My background in sociology led me for a while to see EDs as almost completely socially constructed. I still believe that there exists a culture of disrespect for womens' bodies and that many young females are socialised into hating their own body- and that this does increase the likelihood of developing an ED. But research and the still relatively new experience of listening to my own body have made the interconnectedness of mind and body clear and logical to me now. A paradigm shift in relation to EDs, which moved away from a mind/body dualism and which improved the effectiveness of their treatment would indeed be fantastic and hopefully will occur.

The days when eating disorders were mystified and blamed on families etc will be consigned to history. Perhaps in the future there will be museums to show how treatment of the illness evolved and the insanity of social attitudes that encouraged women to hate their bodies.

Carrie Arnold said...


Right up until about a month before I applied to the science writing program, I was intending to get my PhD in epidemiology. I was in the process of preparing an application to the University of Michigan to study disaster mental health (my background in infectious disease also led me to work in emergency preparedness), and then I realized that I found too many science-y things interesting to commit. And then I had a total mental collapse and realized that I was ready for something completely different. So the MPH had nothing to do with the science writing bit. It's been absolutely invaluable and I don't regret it one bit, but most of my classmates had a basic undergrad degree and then went into science writing.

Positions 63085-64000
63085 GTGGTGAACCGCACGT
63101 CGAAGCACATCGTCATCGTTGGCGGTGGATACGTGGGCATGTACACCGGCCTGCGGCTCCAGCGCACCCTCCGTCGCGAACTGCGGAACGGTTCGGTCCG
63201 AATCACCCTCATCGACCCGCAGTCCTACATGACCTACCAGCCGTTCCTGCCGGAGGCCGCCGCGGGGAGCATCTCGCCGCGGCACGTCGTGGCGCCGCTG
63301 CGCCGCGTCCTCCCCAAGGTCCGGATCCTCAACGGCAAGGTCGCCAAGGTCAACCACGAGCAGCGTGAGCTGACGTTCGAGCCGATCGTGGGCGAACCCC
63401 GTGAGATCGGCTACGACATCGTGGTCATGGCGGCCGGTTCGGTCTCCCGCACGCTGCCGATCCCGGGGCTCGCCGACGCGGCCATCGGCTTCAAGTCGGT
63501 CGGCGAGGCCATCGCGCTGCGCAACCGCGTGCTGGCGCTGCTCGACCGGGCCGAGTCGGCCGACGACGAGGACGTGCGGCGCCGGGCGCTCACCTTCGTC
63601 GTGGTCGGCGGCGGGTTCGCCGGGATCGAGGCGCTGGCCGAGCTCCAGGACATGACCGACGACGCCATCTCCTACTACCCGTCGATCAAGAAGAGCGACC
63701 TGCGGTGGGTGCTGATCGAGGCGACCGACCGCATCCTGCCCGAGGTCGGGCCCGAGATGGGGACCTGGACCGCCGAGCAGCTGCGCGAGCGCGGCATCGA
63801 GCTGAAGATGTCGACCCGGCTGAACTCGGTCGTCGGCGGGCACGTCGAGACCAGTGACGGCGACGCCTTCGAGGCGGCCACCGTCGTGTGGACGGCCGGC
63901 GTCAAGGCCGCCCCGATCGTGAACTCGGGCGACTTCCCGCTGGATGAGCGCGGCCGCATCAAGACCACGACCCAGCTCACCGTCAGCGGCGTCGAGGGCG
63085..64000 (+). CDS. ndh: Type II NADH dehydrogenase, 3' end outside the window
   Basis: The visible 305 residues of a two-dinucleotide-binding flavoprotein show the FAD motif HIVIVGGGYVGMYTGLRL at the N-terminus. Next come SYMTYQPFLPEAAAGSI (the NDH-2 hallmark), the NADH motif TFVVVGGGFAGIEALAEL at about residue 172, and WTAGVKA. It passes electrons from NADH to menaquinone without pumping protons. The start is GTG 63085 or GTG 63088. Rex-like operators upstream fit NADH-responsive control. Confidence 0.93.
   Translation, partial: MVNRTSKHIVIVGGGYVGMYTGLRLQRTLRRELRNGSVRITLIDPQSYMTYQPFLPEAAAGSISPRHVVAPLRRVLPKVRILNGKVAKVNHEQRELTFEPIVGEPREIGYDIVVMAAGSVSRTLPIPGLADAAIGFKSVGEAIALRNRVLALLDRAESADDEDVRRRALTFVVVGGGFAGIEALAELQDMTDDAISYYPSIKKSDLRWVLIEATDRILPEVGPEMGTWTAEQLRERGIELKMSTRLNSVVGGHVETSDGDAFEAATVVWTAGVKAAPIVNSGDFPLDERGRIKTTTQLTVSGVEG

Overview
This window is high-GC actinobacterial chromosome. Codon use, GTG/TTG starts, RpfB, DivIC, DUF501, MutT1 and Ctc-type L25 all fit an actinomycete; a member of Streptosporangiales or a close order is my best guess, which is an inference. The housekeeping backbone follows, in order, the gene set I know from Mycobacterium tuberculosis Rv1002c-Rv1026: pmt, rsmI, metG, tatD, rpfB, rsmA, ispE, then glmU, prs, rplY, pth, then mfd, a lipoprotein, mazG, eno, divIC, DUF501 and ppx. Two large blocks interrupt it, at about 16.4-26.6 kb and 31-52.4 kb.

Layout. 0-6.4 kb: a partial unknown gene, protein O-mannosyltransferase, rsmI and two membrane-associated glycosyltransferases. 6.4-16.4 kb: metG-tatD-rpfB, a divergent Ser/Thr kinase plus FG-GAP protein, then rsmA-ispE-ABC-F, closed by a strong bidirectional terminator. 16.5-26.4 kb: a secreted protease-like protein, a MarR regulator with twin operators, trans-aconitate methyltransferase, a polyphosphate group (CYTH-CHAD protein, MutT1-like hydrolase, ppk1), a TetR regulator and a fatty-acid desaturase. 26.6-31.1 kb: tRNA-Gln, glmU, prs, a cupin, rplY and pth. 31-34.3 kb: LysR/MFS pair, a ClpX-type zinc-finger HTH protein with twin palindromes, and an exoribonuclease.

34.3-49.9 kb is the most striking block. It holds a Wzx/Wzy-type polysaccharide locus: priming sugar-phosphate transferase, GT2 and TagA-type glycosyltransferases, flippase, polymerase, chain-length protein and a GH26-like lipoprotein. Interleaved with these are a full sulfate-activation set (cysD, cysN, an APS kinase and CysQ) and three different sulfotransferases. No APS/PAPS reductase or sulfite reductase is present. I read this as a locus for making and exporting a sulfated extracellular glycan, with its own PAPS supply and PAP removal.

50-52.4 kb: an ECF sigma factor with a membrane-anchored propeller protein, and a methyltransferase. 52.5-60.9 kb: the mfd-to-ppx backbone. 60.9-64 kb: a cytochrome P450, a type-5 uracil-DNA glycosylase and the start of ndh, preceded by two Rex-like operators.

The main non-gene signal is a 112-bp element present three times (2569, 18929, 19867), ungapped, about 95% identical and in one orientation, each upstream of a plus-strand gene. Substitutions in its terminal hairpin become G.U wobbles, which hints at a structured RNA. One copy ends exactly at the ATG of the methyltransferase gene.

And I do think EDs have a social context, absolutely. Any disease does. I don't blog about it as much, in part because I feel it's covered more than adequately elsewhere, and in part because I do believe biology is much more important than is currently being discussed. But body hatred is toxic, whether or not it contributes to eating disorders. Sadly, most girls and women hate their bodies, but very few have EDs. And that's where biology comes in.

Also, as you can kind of see by my discussion, I look at things from a biological perspective. It's how I was trained.

And you identified another wonderful paradigm shift I'd like to see: the day when we accept everyone's body just the way it is.

Octavia UK Girl said...
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plueddti said...

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I'm a science writer, a jewelry design artist, a bookworm, a complete geek, and mom to a wonderful kitty. I am also recovering from a decade-plus battle with anorexia nervosa. I believe that complete recovery is possible, and that the first step along that path is full nutrition.

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nour·ish: (v); to sustain with food or nutriment; supply with what is necessary for life, health, and growth; to cherish, foster, keep alive; to strengthen, build up, or promote